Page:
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Posted by Stephen Hardy

Today's news of Juniper's OEM agreement with IBM puts me in mind of the switch/router vendor's link with Nokia Siemens Networks (NSN) for an integrated approach to IP over DWDM -- a concept practically owned by Cisco.

I spoke earlier this month to Pathmal Gunawardana, director of business development at NSN, who explained why the combination of NSN and Juniper could beat Cisco at its own telco network game. While he declined to make a feature-to-feature comparison of Juniper's boxes with Cisco's, he was much more willing to suggest that NSN provided the stronger DWDM portfolio.

Specifically, said Gunawardana:

  • NSN has a broader, more scalable DWDM offering. While Cisco's gear is principally targeted at the metro, in Gunawardana's view, NSN can offer metro, long-haul, and ultra-long haul platforms, he said.
  • Since NSN was the market leader in 40-Gbps sales in 2008, the company would be better able than Cisco to leverage volume to create a cost-effective 40-Gbps interface -- not to mention a future 100-Gbps interface.

Speaking of these interfaces, Gunawardana said that the 40-Gbps interface would likely leverage the company's current DPSK offerings, at least initially. The company has targeted what he called "CP-QPSK" -- for "coherent polarized QPSK" -- as the technology of choice for the 100-Gbps interface. CP-QPSK will be similar, if not identical, to the dual-polarization QPSK with coherent detection the OIF is currently working on. Once perfected, the technology would likely be used for 40 Gbps as well, he predicted.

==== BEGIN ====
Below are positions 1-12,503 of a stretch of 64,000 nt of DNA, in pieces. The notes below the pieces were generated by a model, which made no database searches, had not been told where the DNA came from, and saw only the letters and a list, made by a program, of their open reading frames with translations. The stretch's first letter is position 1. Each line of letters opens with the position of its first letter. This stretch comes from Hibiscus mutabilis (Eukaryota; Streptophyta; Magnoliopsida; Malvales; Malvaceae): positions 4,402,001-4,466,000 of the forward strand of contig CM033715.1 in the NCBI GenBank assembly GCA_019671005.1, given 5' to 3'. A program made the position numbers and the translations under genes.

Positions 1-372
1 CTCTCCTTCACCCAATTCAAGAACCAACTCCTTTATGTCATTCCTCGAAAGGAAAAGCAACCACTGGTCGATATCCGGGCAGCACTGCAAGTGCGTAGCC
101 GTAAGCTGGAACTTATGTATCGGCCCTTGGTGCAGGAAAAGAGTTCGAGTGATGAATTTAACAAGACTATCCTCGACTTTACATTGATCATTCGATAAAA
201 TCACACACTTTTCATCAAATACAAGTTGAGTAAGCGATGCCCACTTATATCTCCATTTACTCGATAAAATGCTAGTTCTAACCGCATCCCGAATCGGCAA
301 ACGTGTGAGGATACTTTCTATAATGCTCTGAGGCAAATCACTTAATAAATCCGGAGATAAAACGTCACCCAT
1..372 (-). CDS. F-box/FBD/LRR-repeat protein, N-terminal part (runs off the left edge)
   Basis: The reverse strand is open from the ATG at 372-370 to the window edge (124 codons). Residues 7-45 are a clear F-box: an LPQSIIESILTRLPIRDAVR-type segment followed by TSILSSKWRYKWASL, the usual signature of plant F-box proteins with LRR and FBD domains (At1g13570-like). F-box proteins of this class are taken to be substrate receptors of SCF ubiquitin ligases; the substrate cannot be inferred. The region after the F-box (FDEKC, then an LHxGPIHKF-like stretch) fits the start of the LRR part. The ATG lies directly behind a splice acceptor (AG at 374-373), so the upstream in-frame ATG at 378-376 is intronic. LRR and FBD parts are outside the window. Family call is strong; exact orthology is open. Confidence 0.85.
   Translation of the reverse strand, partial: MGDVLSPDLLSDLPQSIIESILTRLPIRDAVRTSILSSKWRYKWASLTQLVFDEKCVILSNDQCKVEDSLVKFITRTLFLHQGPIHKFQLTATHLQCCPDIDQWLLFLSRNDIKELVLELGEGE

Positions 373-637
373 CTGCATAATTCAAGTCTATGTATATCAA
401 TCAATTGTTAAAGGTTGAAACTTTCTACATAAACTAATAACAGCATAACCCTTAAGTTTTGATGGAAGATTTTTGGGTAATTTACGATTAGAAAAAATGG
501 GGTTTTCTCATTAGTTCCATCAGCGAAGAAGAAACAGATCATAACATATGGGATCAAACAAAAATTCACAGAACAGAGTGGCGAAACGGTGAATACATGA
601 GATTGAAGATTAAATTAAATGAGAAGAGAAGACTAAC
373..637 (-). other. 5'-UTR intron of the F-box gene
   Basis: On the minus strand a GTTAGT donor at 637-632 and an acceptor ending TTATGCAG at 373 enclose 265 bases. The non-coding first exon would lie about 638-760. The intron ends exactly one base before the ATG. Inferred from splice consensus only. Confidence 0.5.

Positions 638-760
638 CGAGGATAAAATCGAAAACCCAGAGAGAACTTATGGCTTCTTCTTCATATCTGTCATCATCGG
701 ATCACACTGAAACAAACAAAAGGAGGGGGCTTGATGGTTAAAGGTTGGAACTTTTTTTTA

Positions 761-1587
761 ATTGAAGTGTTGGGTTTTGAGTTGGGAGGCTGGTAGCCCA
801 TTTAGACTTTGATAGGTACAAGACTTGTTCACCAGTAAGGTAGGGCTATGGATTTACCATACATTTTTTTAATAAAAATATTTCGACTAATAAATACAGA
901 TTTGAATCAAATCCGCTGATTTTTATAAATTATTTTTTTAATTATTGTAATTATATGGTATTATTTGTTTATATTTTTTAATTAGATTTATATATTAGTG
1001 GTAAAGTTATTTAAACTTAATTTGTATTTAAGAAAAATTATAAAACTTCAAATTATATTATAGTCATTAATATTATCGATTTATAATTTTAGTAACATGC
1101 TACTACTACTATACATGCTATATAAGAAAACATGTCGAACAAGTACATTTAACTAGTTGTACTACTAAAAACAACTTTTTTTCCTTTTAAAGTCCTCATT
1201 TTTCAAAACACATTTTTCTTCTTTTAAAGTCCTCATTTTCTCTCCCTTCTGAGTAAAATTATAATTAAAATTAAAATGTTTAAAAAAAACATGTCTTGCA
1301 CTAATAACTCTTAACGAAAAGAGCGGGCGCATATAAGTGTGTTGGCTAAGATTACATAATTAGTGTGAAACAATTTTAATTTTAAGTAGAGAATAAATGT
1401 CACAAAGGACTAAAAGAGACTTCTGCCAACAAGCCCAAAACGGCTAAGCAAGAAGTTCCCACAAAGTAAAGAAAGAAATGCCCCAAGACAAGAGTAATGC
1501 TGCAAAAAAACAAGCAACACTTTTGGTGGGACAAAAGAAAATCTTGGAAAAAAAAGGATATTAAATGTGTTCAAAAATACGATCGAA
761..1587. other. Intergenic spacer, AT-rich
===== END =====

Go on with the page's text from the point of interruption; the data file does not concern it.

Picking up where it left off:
Gunawardana said that both interfaces should be available within the next 18-24 months, although he hinted that the 40-Gbps capability would likely appear in the early part of that window and the 100-Gbps technology toward the end. Since the interface will be integrated into the Juniper hardware, Gunawardana conceded that it could be used with DWDM equipment not from NSN. However, such a pairing would likely fall short of the performance a Juniper/NSN combination would provide, he asserted.

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The Lightwave editorial staff uses The Lightwave Blog to share their thoughts on optical communications and whatever else might be the current topic of conversation from cubicle to cubicle. Feel free to add your own opinions.

Stephen Hardy is editorial director and associate publisher of Lightwave, which makes him responsible for the editorial aspects of the Lightwave franchise. A technology journalist since 1982, he once had his job duties described as "gets paid to tick off advertisers ".

Meghan Fuller is senior editor of Lightwave. She has degrees from Franklin & Marshall College in Lancaster, PA, and the University of Delaware and is a card-carrying member of Red Sox Nation.